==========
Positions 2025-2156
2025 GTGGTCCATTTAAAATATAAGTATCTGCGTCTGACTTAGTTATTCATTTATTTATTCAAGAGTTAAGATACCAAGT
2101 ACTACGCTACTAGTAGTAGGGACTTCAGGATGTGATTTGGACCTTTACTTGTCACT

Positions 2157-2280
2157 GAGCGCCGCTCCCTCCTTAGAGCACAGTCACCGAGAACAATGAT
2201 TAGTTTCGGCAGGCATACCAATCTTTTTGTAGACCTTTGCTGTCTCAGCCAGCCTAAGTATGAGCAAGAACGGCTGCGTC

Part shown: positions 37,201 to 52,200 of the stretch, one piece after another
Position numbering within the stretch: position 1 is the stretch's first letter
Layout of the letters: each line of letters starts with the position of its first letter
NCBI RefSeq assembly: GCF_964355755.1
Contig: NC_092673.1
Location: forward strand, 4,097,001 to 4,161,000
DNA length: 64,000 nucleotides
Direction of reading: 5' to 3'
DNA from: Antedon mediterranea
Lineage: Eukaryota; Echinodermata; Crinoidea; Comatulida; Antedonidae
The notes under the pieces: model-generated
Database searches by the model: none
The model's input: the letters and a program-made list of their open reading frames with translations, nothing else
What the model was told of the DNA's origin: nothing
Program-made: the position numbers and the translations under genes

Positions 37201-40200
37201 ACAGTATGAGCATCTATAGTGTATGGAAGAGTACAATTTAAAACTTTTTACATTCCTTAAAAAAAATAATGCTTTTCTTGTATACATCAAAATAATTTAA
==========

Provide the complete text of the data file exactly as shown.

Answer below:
Positions 2025-2156
2025 GTGGTCCATTTAAAATATAAGTATCTGCGTCTGACTTAGTTATTCATTTATTTATTCAAGAGTTAAGATACCAAGT
2101 ACTACGCTACTAGTAGTAGGGACTTCAGGATGTGATTTGGACCTTTACTTGTCACT

Positions 2157-2280
2157 GAGCGCCGCTCCCTCCTTAGAGCACAGTCACCGAGAACAATGAT
2201 TAGTTTCGGCAGGCATACCAATCTTTTTGTAGACCTTTGCTGTCTCAGCCAGCCTAAGTATGAGCAAGAACGGCTGCGTC

Part shown: positions 37,201 to 52,200 of the stretch, one piece after another
Position numbering within the stretch: position 1 is the stretch's first letter
Layout of the letters: each line of letters starts with the position of its first letter
NCBI RefSeq assembly: GCF_964355755.1
Contig: NC_092673.1
Location: forward strand, 4,097,001 to 4,161,000
DNA length: 64,000 nucleotides
Direction of reading: 5' to 3'
DNA from: Antedon mediterranea
Lineage: Eukaryota; Echinodermata; Crinoidea; Comatulida; Antedonidae
The notes under the pieces: model-generated
Database searches by the model: none
The model's input: the letters and a program-made list of their open reading frames with translations, nothing else
What the model was told of the DNA's origin: nothing
Program-made: the position numbers and the translations under genes

Positions 37201-40200
37201 ACAGTATGAGCATCTATAGTGTATGGAAGAGTACAATTTAAAACTTTTTACATTCCTTAAAAAAAATAATGCTTTTCTTGTATACATCAAAATAATTTAA